Hotels - UK - October 2012
“Towards the end of August 2012, VisitScotland announced the launch of a £3 million autumn campaign (its biggest ever), targeting UK residents who had not yet taken a holiday because of the Olympics and/or the weather. This seems a particularly shrewd move, given that the economic conditions driving the staycation trend remain firmly in place and the fact that domestic holidays have been running significantly under 2011’s level. This also demonstrates the advantage hotels in non-event hosting markets can have, setting themselves up as a point of difference for consumers who do not want to participate in (for example) a Royal wedding, a Jubilee or an Olympics.”
– Tom Rees, Senior Travel and Tourism Analyst
Some questions answered in this report include:
- How can hotels take advantage of parents’ responsiveness to on-site facilities?
- Is there scope for further innovation in the budget hotel market?
- What can operators do to benefit from poor weather, such as 2012’s ‘washout’ spring/summer (and possibly autumn)?
- How can operators benefit from the growing spread of better broadband?
- Is attempting to attract non-stayers to use hotel facilities worthwhile?
- How can hotels benefit from the ageing population’s impact on their user base?
2011 was a strong year for hotels, with the number of trips growing strongly on the back of more inbound visits, a return to growth in domestic tourism after 2010’s fall, and business travel in Great Britain returning to pre-recession levels (in volume terms). 2012, however, is proving a greater challenge, with the weather dampening domestic holiday/leisure usage, and the Olympics creating an uncertain occupancy picture – although, overall, London hotels appear to have profited from the opportunity to increase prices.
This report looks at the challenges and opportunities facing the market, considering business, leisure and VFR (visiting friends and relatives) stays. It examines both full-service and budget hotels, how the recession has impacted on both sectors, and forecasts the overall market for the next five years. It considers consumer trends and the performance of the regions of the UK, who the key customers are, what they look for in a hotel, and how operators can attempt to increase custom and maximise revenue.
This report examines hotels in the UK used by consumers for leisure, business and visiting friends and relatives (VFR) purposes. An adult, for the purposes of Mintel’s research, is anyone aged 16 or over.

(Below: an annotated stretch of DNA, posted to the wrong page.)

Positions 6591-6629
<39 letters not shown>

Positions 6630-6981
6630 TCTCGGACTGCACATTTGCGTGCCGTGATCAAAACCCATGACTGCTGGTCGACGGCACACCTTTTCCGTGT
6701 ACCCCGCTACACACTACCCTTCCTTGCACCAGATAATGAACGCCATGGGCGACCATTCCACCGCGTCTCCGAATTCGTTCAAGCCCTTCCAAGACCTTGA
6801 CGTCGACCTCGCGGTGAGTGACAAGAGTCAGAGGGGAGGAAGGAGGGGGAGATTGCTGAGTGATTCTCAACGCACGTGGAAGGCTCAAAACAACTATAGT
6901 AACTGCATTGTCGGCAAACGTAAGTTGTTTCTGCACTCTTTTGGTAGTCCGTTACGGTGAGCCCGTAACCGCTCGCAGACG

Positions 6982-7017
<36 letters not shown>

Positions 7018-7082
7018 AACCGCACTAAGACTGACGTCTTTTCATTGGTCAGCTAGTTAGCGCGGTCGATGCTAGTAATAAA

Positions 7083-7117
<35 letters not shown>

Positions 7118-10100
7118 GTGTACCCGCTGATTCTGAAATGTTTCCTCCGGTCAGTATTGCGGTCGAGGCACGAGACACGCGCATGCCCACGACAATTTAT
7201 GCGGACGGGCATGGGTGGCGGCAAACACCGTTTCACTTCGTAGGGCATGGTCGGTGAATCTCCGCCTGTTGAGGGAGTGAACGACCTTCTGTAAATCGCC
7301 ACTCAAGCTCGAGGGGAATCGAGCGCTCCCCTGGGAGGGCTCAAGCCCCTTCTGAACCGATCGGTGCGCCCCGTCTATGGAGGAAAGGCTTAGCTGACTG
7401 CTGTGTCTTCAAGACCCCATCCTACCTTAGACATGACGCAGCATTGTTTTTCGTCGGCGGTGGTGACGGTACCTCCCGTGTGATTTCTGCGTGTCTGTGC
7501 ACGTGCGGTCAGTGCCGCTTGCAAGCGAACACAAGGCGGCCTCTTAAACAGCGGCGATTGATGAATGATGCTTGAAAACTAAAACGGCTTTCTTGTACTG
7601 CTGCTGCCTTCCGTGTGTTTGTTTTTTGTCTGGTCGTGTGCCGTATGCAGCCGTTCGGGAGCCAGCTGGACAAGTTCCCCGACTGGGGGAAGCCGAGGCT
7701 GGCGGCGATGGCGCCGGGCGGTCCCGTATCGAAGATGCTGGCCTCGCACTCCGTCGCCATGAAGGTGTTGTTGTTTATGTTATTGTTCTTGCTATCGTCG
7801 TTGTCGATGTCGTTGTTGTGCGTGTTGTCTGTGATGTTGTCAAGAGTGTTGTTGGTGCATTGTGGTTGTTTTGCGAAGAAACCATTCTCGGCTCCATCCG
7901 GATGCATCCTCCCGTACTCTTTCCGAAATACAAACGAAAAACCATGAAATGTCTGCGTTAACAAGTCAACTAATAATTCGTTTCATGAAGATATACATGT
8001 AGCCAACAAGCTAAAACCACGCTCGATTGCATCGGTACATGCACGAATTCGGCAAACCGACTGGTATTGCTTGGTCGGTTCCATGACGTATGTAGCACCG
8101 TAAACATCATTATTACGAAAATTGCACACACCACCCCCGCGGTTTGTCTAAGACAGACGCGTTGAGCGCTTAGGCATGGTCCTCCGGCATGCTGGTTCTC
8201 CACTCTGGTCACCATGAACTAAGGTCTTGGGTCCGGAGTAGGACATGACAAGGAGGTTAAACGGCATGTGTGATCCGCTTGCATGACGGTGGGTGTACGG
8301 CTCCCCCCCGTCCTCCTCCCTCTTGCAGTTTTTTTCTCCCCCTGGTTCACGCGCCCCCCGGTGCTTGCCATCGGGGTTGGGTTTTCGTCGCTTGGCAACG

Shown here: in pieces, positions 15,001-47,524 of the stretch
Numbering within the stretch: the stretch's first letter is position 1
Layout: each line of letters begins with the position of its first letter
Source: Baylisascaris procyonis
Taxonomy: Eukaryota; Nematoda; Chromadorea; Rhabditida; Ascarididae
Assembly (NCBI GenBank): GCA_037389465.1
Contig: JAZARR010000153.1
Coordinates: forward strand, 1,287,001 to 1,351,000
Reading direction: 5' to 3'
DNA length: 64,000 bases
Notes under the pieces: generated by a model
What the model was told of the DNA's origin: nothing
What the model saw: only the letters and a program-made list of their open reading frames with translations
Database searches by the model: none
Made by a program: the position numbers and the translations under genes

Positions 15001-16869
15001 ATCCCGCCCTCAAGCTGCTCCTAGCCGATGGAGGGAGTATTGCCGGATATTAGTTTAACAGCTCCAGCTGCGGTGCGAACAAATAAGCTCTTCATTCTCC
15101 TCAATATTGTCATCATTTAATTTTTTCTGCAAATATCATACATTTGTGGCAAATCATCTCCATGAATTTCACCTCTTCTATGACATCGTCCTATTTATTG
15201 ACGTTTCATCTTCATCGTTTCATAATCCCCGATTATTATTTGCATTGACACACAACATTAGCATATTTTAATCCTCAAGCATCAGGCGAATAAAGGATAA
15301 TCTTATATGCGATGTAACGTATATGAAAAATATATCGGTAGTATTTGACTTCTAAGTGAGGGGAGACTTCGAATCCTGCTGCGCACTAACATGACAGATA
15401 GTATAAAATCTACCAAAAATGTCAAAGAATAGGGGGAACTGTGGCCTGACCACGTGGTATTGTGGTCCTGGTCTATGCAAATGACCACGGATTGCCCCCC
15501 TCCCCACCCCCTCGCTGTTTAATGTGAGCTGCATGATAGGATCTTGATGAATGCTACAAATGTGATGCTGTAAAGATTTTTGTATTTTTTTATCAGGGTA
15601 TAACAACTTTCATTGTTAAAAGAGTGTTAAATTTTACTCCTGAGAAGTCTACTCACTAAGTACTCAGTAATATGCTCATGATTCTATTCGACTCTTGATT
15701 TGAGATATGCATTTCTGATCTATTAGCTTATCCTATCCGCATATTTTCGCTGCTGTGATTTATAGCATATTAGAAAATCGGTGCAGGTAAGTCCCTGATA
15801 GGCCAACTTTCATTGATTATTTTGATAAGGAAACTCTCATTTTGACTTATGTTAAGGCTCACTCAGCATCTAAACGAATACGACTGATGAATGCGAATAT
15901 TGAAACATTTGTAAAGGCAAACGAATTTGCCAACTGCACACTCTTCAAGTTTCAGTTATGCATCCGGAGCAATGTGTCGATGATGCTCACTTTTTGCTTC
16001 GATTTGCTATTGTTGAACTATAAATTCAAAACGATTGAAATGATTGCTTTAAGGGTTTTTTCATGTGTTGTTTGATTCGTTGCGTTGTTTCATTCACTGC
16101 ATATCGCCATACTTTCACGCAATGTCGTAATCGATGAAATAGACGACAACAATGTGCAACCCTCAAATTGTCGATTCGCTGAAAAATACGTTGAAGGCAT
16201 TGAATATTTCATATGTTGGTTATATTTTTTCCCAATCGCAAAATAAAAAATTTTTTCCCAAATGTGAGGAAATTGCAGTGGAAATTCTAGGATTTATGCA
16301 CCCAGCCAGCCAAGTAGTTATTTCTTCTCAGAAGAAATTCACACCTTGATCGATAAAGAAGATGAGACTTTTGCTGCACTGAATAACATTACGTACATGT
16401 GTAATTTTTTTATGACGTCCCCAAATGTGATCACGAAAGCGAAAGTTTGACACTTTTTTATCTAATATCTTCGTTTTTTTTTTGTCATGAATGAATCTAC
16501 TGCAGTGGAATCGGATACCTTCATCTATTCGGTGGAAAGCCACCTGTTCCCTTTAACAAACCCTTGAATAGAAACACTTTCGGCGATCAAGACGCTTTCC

The standard travel and tourism definitions used in the terminology of this report are as follows:
- tourism is any travel, which involves an overnight stay away from home.
- a holiday is a subjectively defined form of tourism, as defined by the tourist in response to surveys such as IPS or GBTS. A holiday can be distinguished from other leisure travel such as visits to friends and relatives (VFR) or shopping trips.
- a long holiday is a holiday of four nights or more away from home; a short break is a holiday that involves one to three nights away from home.
- short-haul refers to air holidays within Europe, dominated by flights to Mediterranean resorts but including the Canary Islands, which are treated as a part of the Spanish market. Long-haul, therefore, refers to holidays outside Europe.
- an inclusive tour, or package holiday, is defined as the simultaneous sale of at least two elements of a holiday to the traveller: fares on public transport (eg flights) and commercial accommodation (eg hotel or self-catering apartment). Other elements, such as meals or excursions, are not essential to the definition of an inclusive tour. The term ‘all-inclusive’ is used to describe a special type of resort holiday in which food, drink, excursions and other services are provided as part of the total holiday cost.
- an independent holiday is one in which the traveller organises and books transport and accommodation from separate sources (eg a Channel ferry crossing and a caravan site in France).
- seat- or flight-only is a type of independent holiday, and the terms are used to denote holidays in which travellers only purchase a return fare and thereafter book their own accommodation, car hire etc.
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